Recursive writing is not a genre, as far as I know.
Writing is Recursive
Student or Learner
we can often hear the different genres of writing such as argumentative, narrative, descriptive...
What really is recursive? Dictionaries seem not to define it clearly in this respect.
It's not a genre, as 5jj said; it's not like 'argumentative', or any of your other examples. Sometimes it just is. For example, this definition:
(Incidentally, i think the person who wrote that blog doesn't have a very clear idea of what 'recursive' means. In any useful sense of 'recursive', the generalization 'Writing is recursive' is nonsensical. The blog says that writing involves multi-tasking, involves simultaneous attenton to different stages of the same process, is sometimes reiterative...)Code:recursive - see 'recursive'
Last edited by BobK; 04-Feb-2012 at 15:37. Reason: Clarify
***** NOT A TEACHER *****
I wonder if this is what you are referring to.
(1) A famous grammarian (linguist) named Noam Chomsky came up with the idea
(a) Ms. Kayla Sheridan defines it:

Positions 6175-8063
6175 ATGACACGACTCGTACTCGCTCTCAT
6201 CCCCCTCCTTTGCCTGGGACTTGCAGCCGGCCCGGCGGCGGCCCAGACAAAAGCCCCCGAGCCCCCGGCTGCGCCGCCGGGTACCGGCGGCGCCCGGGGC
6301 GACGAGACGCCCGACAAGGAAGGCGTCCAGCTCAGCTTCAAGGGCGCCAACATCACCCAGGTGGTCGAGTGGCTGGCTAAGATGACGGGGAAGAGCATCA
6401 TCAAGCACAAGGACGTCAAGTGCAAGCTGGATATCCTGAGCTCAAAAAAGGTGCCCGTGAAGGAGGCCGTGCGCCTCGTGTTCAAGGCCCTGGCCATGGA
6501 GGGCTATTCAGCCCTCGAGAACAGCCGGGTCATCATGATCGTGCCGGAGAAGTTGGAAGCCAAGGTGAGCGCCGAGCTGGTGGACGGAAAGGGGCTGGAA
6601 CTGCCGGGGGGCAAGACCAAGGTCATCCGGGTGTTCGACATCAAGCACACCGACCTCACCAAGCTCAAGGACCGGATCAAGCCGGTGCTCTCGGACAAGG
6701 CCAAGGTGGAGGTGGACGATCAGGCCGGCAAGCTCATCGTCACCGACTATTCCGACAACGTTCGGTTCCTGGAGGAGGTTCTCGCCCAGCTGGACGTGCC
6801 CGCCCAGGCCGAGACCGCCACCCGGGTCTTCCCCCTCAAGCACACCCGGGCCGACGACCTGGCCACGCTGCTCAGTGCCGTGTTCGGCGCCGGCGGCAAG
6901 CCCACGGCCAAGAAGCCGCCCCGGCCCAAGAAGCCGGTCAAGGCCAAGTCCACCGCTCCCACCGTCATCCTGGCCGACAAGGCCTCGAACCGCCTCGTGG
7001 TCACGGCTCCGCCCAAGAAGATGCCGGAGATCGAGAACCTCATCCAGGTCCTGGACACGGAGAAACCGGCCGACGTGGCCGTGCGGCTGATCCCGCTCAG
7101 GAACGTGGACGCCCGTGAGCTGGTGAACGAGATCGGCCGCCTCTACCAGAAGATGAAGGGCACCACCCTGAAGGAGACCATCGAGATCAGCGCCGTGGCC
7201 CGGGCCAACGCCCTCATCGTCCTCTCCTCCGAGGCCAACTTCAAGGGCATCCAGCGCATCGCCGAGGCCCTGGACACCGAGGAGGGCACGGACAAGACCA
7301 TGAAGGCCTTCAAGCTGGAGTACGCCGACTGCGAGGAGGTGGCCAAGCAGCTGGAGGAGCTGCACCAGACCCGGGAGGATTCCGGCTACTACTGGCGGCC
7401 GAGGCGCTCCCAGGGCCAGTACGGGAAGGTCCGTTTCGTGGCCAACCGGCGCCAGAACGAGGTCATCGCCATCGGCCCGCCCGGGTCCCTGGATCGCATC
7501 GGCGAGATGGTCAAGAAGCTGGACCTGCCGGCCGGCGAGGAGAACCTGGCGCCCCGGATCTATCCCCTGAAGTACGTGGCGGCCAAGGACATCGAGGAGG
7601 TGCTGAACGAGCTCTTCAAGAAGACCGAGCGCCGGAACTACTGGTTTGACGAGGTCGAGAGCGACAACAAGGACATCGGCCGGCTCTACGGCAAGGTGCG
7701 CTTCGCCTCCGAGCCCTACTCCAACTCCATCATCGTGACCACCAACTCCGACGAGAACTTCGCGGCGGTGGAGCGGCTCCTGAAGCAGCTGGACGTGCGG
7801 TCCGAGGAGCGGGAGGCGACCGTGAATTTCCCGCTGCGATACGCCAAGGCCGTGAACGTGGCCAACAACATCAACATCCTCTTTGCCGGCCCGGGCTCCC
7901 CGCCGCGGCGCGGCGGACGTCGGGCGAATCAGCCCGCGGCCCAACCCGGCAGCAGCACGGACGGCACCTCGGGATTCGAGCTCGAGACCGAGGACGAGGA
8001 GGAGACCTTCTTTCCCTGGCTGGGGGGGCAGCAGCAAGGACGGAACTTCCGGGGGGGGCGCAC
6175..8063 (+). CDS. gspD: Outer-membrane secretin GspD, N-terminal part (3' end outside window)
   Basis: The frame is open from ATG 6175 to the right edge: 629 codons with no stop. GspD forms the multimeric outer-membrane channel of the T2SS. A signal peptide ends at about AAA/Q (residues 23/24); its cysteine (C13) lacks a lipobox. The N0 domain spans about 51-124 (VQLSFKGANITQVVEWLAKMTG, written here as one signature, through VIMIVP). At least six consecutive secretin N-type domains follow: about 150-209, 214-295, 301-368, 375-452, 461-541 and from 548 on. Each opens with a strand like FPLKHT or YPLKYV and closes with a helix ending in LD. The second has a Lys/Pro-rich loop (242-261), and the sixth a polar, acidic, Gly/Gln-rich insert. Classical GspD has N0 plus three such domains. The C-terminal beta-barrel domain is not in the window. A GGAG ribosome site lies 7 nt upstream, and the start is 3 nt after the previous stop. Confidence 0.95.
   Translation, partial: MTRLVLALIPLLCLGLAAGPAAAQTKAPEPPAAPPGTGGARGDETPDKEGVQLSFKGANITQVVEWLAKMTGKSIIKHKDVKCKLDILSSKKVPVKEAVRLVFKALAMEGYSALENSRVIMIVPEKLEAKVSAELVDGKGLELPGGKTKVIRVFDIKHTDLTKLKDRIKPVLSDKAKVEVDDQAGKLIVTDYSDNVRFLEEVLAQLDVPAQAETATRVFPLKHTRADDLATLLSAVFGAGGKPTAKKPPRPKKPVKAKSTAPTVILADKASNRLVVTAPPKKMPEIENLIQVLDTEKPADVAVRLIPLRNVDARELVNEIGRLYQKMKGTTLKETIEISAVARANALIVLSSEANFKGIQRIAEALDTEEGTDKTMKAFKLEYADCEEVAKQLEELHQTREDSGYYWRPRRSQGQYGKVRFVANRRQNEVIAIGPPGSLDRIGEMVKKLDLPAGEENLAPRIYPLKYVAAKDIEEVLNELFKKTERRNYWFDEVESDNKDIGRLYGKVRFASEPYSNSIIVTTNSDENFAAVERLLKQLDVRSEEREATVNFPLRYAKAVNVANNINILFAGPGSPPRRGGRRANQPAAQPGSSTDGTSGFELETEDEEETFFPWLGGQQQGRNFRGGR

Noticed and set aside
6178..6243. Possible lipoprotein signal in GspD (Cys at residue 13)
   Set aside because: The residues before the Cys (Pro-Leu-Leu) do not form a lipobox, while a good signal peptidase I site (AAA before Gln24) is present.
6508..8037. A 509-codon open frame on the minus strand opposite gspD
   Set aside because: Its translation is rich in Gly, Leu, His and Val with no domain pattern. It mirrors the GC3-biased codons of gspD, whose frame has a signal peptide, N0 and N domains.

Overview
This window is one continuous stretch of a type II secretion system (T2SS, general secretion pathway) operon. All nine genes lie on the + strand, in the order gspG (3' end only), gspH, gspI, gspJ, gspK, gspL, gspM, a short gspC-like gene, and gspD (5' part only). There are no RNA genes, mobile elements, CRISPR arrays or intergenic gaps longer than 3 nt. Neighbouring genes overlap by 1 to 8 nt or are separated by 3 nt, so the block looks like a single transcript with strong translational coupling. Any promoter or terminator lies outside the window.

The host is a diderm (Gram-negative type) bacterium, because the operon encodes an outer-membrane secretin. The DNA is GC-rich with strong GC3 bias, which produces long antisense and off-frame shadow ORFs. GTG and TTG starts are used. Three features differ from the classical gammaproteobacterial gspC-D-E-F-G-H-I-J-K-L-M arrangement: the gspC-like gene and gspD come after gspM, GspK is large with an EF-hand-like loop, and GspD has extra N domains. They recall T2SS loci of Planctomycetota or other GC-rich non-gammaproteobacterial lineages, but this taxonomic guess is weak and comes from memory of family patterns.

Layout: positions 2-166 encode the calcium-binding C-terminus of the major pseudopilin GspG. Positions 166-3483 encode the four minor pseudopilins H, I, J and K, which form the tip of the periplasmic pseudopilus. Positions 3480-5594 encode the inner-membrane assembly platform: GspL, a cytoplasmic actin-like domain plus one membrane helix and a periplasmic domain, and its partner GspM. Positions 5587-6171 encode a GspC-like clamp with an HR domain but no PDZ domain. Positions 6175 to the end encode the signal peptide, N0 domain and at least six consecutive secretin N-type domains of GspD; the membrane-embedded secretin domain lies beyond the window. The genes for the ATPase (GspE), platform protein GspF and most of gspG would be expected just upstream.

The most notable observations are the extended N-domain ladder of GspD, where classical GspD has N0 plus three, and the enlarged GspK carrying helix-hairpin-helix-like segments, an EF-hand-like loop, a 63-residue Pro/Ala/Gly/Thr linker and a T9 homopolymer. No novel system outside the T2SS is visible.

"The ability to endlessly string together embedded phrases is what separates
human language from animal communication."
Source on Web: Recursion, Culture and the Definition of Language.
(2) I found this example of recursion on the Web:
This is the mouse that ate the malt that lay in the house that Jack built.
Source: English 2126: Modern English Grammar. The Noun P ...
(3) If you are interested in learning more, you may wish to google "recursion,"
"embedding," or "nesting."
Thank you for introducing this interesting topic to me.
Last edited by TheParser; 04-Feb-2012 at 15:48.
This is what I've come to know as recursion. But it isn't the meaning used in the blog cited by 5jj. I don't know whether that is a widely accepted usage, or whether the word in that instance is just a victim of the profit motive
To understand the concept (which predates Chomsky by a long way) I'd go to the bookstore and have a look at this book: Godel, Escher, Bach: An Eternal Golden Braid by D. Hofstadter. It's actually one of my favourite books (since I was about 16).
Oh, thanks guys
No, it has nothing to do with Chomsky, Universal Grammar, Nativism...
It is a term used by some textbooks and it seems to be discribing the processes of writing more instead of a genre. What about discursive writing then?
In mathematics and computer science, recursion is a very powerful and useful concept, whereby complex problems can be reduced to simpler and smaller versions of the same problem.
Might I also recommend "The Information: A History, a Theory, a Flood", by James Gleick, my favorite book in recent years.